Signs Your Dog May Be Autistic (And What You Can Do About It)


Dogs can be autistic, just like humans. Autism spectrum disorder (ASD) affects an estimated 1 in 68 U.S. children, according to the Centers for Disease Control and Prevention (CDC). Though you may not realize it, your pup may also be affected by ASD, though their condition isn’t diagnosed in dogs like in people. However, there are common signs of ASD in dogs that can help you learn how to spot it so you can take action to improve your pup’s quality of life – even if your dog doesn’t have autism.

Is My Dog Autistic?

Can Dogs be Autistic? The answer is yes. It’s important to note that dogs can exhibit autistic behaviors without being on the autism spectrum. Some dog breeds tend more toward certain behaviors than others, as well as environmental factors such as how much social contact they have. Here are some signs your dog may be autistic:

– Difficulty making eye contact with humans or other animals 

– Lack of response to verbal cues 

– Excessive fearfulness of loud noises or sudden movements 

– Unable to play with toys or interact with other dogs in a usual way 

If you notice any of these symptoms in your dog, consider taking them to a vet specializing in animal psychology and behavior for an evaluation.

How to Tell If Your Dog Is Autistic

1. If your dog seems withdrawn avoids eye contact, and/or is unresponsive when you call his name, he may show signs of autism. 

2. If your dog doesn’t like to be touched or petted in certain places but will let you touch him in other areas, this could also be a sign that he’s autistic. 

3. Some dogs with autism have obsessive behaviors, such as spinning around in circles repeatedly, while others are prone to aggression. 

4. If your dog has any of these behaviors, it can be tough to understand what they want from you. 

5. The good news is there are many treatments for dogs with autism that can help them become more social and happy!

When Is Autism Most Likely to Show Up?

Autism is a developmental disorder that can appear in dogs at any point in their lives. So if you’re wondering, can dogs be autistic? Or is my dog autistic? This post will help you identify the signs and suggest what to do next. The most common time of onset is between 12-18 months old. However, dogs with delayed development may not show symptoms until they are older. Signs of autism include social isolation, low reactivity to sound or touch, lack of self-grooming, and repetitive behaviors like circling or rocking back and forth. Treatment options vary by severity but may include therapy sessions with your veterinarian, dietary changes, environmental enrichment, and training. Speak with your veterinarian about how to best diagnose your pup’s condition and discuss treatment options based on severity.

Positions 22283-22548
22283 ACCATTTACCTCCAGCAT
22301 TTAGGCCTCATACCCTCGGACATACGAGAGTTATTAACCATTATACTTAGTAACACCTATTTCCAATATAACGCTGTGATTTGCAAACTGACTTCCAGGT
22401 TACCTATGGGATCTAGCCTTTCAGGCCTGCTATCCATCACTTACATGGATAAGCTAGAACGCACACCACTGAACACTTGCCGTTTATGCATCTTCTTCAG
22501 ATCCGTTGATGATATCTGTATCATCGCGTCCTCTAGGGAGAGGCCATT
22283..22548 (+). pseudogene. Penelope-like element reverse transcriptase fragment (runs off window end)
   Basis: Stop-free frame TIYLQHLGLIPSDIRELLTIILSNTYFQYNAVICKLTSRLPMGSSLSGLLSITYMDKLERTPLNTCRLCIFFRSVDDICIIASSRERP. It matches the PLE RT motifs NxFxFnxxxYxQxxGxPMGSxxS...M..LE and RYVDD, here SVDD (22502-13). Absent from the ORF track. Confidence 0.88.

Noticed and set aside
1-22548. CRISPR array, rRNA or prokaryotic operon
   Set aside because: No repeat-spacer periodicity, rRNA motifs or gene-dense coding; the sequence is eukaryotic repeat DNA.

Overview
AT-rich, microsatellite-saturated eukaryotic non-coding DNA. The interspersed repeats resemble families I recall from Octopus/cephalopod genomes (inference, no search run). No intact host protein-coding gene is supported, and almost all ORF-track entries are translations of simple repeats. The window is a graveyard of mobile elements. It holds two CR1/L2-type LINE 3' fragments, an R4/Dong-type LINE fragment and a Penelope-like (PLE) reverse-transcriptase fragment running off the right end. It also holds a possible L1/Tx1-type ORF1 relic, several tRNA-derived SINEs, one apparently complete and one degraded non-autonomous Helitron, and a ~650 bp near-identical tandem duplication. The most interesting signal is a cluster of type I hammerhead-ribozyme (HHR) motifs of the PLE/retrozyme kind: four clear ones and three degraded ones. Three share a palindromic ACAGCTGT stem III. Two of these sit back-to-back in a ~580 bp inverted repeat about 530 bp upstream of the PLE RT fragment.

More Ways Dogs Are Like Children

Dogs are very much like children. They require a lot of attention, need to be loved, and know that they’re safe. Like children with autism, dogs may have difficulty regulating their emotions and responding appropriately to environmental changes. Some of the ways dogs can act autistic include:

-Pacing or spinning in circles when stressed or excited

-Barking at nothing or chasing their tail -Unusual attachment to one person

-Excessive licking of surfaces, including self-licking -Inability to cope with loud noises or high levels of light

Getting Started with the Right Trainer and Facility.

There’s a lot of research to suggest that dogs can be autistic. If you’re wondering how to tell if your dog is autistic, the best place to start is with professional help. Dogs differ significantly from people’s perception and understanding of the world around them. Their needs may also be much different from those of humans. Suppose you’ve noticed some concerning behavior patterns in your pup. In that case, it might be time to evaluate them by an experienced dog trainer or animal behaviorist. These professionals will give your pet plenty of love and attention and thoroughly assess their behaviors and body language. They’ll also work closely with you so that you and your furry friend know what to expect going forward.


My name is Adi, and I am the proud parent of Saar, a lively 17-year-old who happens to have autism. I have created a blog,, with the aim to share our family's journey and offer guidance to those who may be going through similar experiences.Saar, much like any other teenager, has a passion for football, cycling, and music. He is also a budding pianist and enjoys painting. However, his world is somewhat distinct. Loud sounds can be overwhelming, sudden changes can be unsettling, and understanding emotions can be challenging. Nevertheless, Saar is constantly learning and growing, and his unwavering resilience is truly remarkable.

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1 Response

  1. 2023/04/27

    […] for children with ASD include increased social isolation and mental health […]

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